And then he gives him the promise of an outcome before he gives him any details of the journey. He said, "I'm gonna bless you. I'm gonna make you into a great nation". Wow, let's go big or go home. "And I'll bless you. I'll make your name great. You'll be a blessing. I will bless those who bless you, and whoever curses you, I'll curse". And then, kind of the, go for the fences, "All peoples on earth will be blessed through you". See, the promise is so big it'd be hard to believe. I mean, what if God just promised you the grass in your front yard this summer would only grow to the perfect height and then stop. I mean, that's a whole lot easier than saying, "Everybody on planet Earth's gonna be blessed through you".
And the idea about your front yard is so absurd it's laughable. I mean, it really, it's a promise that is beyond reference. I don't believe Abram's ego was so big, "Yeah, I've been thinking somebody would do something like that with me". I think it was as beyond him as it would be beyond any of us. It's just, if you told it to somebody, they'd go, "What are you thinking? What...stop. Have a little humility. Pull back just a little bit, son. Whoa, big fella". And yet, Abraham loaded the truck. It's amazing to me. I mean, it's stunning. I've walked around with that invitation for a little bit, thinking, "What if God said something to you, like the grass in your front yard, I mean, you know, it's just your yard. You wouldn't have to tell anybody. Just give your mower away as an expression of faith. I'm not counseling that. Don't give your mower away and blame Pastor".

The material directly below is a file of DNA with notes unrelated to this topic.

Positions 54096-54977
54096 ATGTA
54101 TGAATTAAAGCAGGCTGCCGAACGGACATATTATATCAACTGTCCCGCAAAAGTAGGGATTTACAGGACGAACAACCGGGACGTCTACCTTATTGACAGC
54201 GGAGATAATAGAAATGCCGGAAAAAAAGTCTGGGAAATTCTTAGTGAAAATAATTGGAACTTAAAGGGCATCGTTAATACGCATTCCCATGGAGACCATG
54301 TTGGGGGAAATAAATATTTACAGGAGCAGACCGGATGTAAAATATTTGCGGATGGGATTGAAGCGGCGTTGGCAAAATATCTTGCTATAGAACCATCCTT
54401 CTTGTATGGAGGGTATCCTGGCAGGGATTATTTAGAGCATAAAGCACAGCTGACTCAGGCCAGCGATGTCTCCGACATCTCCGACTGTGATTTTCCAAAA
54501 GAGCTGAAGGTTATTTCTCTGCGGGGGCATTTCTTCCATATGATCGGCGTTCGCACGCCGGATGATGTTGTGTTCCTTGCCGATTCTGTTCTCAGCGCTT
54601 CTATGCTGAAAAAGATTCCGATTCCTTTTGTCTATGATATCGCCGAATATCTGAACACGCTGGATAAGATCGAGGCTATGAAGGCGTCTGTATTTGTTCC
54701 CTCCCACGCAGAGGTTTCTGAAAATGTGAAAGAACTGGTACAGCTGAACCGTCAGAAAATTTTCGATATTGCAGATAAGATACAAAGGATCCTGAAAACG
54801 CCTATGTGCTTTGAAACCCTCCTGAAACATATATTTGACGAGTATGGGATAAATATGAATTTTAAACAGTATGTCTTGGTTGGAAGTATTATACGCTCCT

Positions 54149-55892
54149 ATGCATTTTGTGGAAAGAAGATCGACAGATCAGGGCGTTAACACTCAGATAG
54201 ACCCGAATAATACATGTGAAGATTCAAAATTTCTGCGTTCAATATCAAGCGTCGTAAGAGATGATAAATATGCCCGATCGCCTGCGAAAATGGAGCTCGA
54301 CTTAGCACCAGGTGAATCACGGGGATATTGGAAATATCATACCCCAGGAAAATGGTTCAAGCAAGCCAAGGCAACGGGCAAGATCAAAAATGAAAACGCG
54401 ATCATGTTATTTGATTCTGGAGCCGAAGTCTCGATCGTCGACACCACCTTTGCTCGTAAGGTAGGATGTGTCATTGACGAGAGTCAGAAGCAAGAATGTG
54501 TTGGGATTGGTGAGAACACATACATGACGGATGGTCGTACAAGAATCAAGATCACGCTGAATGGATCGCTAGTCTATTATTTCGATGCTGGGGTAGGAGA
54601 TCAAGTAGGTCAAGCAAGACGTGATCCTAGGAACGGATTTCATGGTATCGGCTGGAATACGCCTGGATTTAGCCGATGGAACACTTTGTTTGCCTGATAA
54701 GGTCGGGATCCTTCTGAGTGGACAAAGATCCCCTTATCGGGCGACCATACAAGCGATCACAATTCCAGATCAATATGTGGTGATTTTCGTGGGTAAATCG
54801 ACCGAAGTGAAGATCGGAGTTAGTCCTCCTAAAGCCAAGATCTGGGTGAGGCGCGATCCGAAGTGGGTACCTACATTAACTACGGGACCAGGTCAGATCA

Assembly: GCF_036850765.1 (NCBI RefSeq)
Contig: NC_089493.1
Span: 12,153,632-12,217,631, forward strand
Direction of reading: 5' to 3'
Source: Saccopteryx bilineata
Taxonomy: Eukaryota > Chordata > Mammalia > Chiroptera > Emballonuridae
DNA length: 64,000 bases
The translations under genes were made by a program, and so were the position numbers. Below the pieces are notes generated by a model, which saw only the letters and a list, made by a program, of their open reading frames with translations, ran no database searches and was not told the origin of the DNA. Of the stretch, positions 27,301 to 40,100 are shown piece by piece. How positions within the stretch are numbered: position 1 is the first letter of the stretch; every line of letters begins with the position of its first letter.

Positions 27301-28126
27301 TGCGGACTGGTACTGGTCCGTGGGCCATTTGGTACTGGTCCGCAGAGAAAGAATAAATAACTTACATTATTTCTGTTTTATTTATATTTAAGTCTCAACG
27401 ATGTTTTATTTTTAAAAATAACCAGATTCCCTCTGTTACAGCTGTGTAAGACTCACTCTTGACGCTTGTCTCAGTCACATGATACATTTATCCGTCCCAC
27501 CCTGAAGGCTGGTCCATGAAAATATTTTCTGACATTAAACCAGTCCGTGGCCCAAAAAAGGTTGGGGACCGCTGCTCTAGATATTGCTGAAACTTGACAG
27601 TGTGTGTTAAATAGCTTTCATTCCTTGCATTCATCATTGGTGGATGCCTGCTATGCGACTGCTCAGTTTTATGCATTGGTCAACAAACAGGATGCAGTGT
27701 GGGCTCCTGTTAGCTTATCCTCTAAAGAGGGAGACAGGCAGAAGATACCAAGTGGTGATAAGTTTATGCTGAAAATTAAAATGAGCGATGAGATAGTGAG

But Abraham left. We're gonna quickly move through some of his story because if God made that kind of a promise to me, if he said, "Listen, anybody that blesses you, I will bless, and anybody that curses you, I'll curse them," I'm thinking, "Sweet," right? That's better than blue tights and a red cape, right? I mean, if you believe there's a creator God of heaven and earth and he says, "Look, here's the deal. Anybody that's good to you, I'm good to them. Anybody messes with you, I got 'em". I'm like, "Mmm. I think I'm gonna go get my car and drive around town with a little attitude and see what happens". I mean, that's the way I read it. So let me give you a spoiler alert here, 'cause Abraham takes the deal. He takes the bargain. He said, "I'm in for that. Let's go".